Necessity is the mother of invention, and I have the new holes I had to punch in my belt to prove it.  It’s now been two months since I returned from my Florida Mtn. adventure, and I still wake up every morning at 4am to hit the weights.  Crossfit in the afternoons has become a habit, and my fitness level is improving every week.  I will continue to ride this wave of momentum and I’m excited about my fitness level for my remaining hunts this season.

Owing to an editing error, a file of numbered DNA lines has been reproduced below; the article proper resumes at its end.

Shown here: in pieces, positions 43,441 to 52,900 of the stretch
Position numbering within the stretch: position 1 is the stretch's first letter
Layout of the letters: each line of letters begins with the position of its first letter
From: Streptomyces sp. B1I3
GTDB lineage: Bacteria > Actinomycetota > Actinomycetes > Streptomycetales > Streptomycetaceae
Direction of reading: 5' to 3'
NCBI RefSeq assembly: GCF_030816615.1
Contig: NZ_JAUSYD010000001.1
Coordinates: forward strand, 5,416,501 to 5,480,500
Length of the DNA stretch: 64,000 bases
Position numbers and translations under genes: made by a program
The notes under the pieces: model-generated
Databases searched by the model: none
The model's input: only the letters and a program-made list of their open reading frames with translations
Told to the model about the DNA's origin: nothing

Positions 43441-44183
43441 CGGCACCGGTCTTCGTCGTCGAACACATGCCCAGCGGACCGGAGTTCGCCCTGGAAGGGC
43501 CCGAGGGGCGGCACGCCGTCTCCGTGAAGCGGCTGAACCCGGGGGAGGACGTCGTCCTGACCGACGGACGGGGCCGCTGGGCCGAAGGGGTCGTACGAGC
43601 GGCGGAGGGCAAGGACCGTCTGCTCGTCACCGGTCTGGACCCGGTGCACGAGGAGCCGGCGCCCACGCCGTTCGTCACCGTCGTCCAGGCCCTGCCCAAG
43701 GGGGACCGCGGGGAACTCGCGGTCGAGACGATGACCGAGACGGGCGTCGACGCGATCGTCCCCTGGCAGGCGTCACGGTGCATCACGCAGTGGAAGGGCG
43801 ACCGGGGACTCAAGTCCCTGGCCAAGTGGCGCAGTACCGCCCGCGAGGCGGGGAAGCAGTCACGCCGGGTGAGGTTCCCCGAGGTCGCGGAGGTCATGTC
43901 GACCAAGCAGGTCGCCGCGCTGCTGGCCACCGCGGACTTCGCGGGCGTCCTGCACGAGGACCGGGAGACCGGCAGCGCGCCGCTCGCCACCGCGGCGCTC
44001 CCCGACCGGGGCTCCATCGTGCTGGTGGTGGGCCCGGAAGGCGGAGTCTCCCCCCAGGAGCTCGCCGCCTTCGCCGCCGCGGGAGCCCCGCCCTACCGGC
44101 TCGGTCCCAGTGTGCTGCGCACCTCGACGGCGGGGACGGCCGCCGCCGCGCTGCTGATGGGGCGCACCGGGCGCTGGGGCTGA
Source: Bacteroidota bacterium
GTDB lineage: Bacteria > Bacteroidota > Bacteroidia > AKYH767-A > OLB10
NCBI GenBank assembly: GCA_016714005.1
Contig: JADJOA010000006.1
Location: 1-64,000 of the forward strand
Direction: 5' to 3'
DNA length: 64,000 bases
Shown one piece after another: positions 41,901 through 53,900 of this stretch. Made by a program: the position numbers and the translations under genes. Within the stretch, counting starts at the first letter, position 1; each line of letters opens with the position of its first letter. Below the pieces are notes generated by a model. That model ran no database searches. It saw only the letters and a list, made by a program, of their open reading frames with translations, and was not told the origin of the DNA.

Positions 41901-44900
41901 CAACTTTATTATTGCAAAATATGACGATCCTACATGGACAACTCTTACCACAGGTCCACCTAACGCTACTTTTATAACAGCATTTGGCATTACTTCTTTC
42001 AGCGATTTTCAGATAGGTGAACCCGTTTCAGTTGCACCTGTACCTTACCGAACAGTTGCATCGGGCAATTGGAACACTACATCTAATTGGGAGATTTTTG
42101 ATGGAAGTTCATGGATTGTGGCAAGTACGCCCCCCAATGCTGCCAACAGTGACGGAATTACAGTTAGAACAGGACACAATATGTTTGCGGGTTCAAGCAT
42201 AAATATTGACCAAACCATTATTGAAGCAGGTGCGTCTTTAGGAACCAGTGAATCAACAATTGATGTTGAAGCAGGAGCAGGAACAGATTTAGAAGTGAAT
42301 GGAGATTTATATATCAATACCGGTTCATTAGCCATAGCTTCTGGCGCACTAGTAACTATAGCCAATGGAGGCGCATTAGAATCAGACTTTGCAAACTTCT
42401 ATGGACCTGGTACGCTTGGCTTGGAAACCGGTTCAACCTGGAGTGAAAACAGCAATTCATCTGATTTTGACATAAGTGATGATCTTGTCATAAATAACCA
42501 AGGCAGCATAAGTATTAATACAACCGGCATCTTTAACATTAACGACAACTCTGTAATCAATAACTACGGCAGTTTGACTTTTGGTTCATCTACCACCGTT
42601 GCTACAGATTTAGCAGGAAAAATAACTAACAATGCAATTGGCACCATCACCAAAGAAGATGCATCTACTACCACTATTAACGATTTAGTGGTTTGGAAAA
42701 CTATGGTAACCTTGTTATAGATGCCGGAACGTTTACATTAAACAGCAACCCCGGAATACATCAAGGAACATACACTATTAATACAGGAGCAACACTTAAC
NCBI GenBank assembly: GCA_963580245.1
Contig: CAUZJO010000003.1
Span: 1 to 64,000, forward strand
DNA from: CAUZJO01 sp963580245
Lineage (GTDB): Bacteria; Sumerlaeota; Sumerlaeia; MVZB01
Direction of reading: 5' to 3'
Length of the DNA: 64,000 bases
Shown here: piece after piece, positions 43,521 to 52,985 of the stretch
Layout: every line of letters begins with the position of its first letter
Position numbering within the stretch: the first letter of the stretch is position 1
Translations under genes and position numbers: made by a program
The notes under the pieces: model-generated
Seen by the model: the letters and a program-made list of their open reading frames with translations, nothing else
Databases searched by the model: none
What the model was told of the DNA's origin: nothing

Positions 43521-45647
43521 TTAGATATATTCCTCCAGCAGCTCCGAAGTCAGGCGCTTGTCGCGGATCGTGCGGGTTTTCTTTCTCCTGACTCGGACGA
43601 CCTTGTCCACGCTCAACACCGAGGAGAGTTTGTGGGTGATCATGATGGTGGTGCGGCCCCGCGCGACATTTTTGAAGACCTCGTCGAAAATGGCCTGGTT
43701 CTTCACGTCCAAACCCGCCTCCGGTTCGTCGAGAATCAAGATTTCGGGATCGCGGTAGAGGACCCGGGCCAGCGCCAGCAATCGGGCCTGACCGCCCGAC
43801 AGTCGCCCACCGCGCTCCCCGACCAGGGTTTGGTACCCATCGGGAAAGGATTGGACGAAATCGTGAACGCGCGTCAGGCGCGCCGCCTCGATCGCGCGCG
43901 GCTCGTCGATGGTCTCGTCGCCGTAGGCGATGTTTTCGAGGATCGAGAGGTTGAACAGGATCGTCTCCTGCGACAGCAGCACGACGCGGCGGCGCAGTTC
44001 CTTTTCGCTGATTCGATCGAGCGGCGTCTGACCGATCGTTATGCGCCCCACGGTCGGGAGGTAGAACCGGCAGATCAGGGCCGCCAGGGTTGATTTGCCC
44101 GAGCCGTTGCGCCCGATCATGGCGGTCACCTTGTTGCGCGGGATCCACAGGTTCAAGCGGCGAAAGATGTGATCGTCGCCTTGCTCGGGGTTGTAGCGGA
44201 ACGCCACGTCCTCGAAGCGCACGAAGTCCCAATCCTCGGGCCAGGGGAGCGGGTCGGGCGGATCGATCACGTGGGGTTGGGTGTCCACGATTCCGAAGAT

I’m not saying to go out and get completely and dangerously in over your head.  Do your homework.  Pick an adventure that you know is doable, and go do it!  I bet you will be surprised by how well your mind and body tackle the challenge.  


Be sure to follow Salomon and his story on Instagram @salomon_ramos30